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Blended Learning Articles

  • Blended Learning: An old friend gets a new name.
  • Blended Learning: Finding What Works.
  • Blended Learning: What Works?
  • Building Effective Blended Learning Programs.
  • Bulletproof Instructional Design: A Model for Blended Learning.
  • Office of Domestic Preparedness: Approach for Blended Learning.
  • E-Learning Center's Guide to e-Learning.
  • Blended Learning Design; Epic Think Tank.

  • Blended Learning: An old friend gets a new name.
    By Judith M. Smith, Ph.D.
    Introduction
    One of the next new terms to dazzle us in technology-enhanced education is "blended learning." What is it, is it really so new, and how can we recognize it within our own association � or, if it is the direction where you want to grow your technology-enhanced educational options, this article will provide a lens through which you can see blended learning growth opportunities. Go to article
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    Blended Learning: Finding What Works.
    Josh Bersin
    Introduction
    Blended learning is the latest buzzword in corporate training. It sounds so simple�mixing e-learning with other types of training delivery. But now that Internet training is so widespread, where does it fit? What are the best ways to �blend� delivery types? Will the term �blended learning� replace e-learning?
    In 2002 and 2003, we set out to understand these issues and conducted a study of more than 30 corporate blended-learning programs to understand what works. Go to article
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    Blended Learning: What Works?
    By Bersin & Associates
    Abstract
    After nearly 2 years of research in blended learning, and detailed interviews with more than 30 companies, we find that blended learning is replacing "e-learning" as the next big thing. Our research finds that blended learning programs are perhaps the highest impact, lowest cost way to drive major corporate initiatives. Companies have discovered unique and powerful methodologies for selecting the "right media" to solve a given business problem. The biggest challenges companies face include technology and the change management and business processes required to roll out major programs. Results: Blended Learning solves the problem of speed, scale, and impact - and leverages e-learning where it's most appropriate, without forcing e-learning into places it does not fit. Go to article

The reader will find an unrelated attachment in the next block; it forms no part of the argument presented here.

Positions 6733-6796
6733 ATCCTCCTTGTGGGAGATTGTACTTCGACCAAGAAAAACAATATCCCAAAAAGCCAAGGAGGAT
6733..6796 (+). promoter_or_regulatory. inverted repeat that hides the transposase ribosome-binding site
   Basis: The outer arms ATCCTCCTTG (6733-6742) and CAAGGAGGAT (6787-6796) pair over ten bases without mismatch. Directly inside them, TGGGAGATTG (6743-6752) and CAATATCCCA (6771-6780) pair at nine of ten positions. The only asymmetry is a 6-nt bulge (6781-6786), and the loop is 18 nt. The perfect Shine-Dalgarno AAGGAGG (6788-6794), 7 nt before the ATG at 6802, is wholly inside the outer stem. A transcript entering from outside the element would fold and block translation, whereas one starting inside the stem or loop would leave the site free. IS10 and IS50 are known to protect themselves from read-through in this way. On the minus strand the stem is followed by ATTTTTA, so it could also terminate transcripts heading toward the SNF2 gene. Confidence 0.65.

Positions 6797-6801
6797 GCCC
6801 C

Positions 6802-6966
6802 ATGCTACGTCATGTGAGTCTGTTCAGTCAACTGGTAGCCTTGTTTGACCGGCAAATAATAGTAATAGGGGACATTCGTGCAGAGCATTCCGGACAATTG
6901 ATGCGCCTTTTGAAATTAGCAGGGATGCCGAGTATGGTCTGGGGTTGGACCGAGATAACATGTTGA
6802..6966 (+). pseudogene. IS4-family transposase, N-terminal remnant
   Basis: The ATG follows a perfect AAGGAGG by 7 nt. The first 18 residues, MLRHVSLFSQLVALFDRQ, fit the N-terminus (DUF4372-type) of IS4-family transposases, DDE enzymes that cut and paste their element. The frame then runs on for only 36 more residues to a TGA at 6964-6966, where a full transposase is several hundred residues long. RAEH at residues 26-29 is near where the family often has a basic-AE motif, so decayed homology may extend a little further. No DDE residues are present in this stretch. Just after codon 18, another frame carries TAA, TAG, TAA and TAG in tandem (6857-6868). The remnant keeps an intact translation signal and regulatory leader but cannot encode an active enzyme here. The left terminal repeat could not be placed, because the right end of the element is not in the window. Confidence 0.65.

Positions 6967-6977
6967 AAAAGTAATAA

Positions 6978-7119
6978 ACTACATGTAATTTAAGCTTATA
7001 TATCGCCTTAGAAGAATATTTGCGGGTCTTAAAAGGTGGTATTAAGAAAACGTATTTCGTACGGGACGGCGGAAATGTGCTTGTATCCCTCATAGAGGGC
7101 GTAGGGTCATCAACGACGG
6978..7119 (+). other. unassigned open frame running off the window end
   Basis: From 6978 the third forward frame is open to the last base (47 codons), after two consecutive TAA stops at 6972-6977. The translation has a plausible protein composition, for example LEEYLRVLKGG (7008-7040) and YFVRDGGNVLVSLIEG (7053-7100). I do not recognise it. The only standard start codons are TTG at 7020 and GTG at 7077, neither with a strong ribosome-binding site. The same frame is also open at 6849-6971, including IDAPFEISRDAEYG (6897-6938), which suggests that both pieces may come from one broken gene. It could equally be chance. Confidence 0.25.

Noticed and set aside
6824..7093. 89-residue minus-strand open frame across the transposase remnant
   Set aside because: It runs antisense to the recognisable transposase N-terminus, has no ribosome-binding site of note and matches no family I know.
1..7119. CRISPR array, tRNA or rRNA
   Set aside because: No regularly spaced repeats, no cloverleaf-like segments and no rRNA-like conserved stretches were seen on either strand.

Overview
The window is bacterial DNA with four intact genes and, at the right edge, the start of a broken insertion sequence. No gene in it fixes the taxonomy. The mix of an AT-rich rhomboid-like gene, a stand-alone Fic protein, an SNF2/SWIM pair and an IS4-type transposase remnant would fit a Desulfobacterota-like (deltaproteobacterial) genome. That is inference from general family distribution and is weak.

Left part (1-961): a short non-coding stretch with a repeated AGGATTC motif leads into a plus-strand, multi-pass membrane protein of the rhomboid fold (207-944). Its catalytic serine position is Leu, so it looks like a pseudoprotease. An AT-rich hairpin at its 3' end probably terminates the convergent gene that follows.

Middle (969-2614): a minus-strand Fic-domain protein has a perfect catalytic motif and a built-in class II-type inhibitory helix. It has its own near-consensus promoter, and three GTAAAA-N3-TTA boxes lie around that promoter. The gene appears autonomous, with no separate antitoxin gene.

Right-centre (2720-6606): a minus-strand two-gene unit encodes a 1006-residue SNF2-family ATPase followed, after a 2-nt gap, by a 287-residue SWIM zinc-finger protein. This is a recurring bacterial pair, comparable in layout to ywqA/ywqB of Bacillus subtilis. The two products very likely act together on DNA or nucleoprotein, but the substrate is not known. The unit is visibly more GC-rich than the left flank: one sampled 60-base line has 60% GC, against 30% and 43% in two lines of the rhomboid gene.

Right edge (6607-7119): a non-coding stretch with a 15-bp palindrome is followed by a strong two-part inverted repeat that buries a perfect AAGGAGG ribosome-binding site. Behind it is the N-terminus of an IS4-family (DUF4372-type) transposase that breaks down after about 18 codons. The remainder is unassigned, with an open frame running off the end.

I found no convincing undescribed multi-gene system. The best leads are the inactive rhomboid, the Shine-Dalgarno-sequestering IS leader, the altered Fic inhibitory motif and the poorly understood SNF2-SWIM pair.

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    Building Effective Blended Learning Programs.
    By Harvey Singh
    Introduction
    The first generation of e-learning or Web-based learning programs focused on presenting physical classroom-based instructional content over the Internet. Furthermore, first-generation e-learning (digitally delivered learning) programs tended to be repetition or compilation of online versions of classroom based courses. The experience gained from the first generation of e-learning often riddled with long sequences of "page-turner" content and point-and-click quizzes, is giving rise to the realization that a single mode of instructional delivery may not provide sufficient choices, engagement, social contact, relevance, and context needed to facilitate successful learning and performance. In the second wave of e-learning, increasing numbers of learning designers are experimenting with blended learning models that combine various delivery modes. Anecdotal evidence indicated that blended learning not only offers more choices but also is more effective.
      This article has two objectives: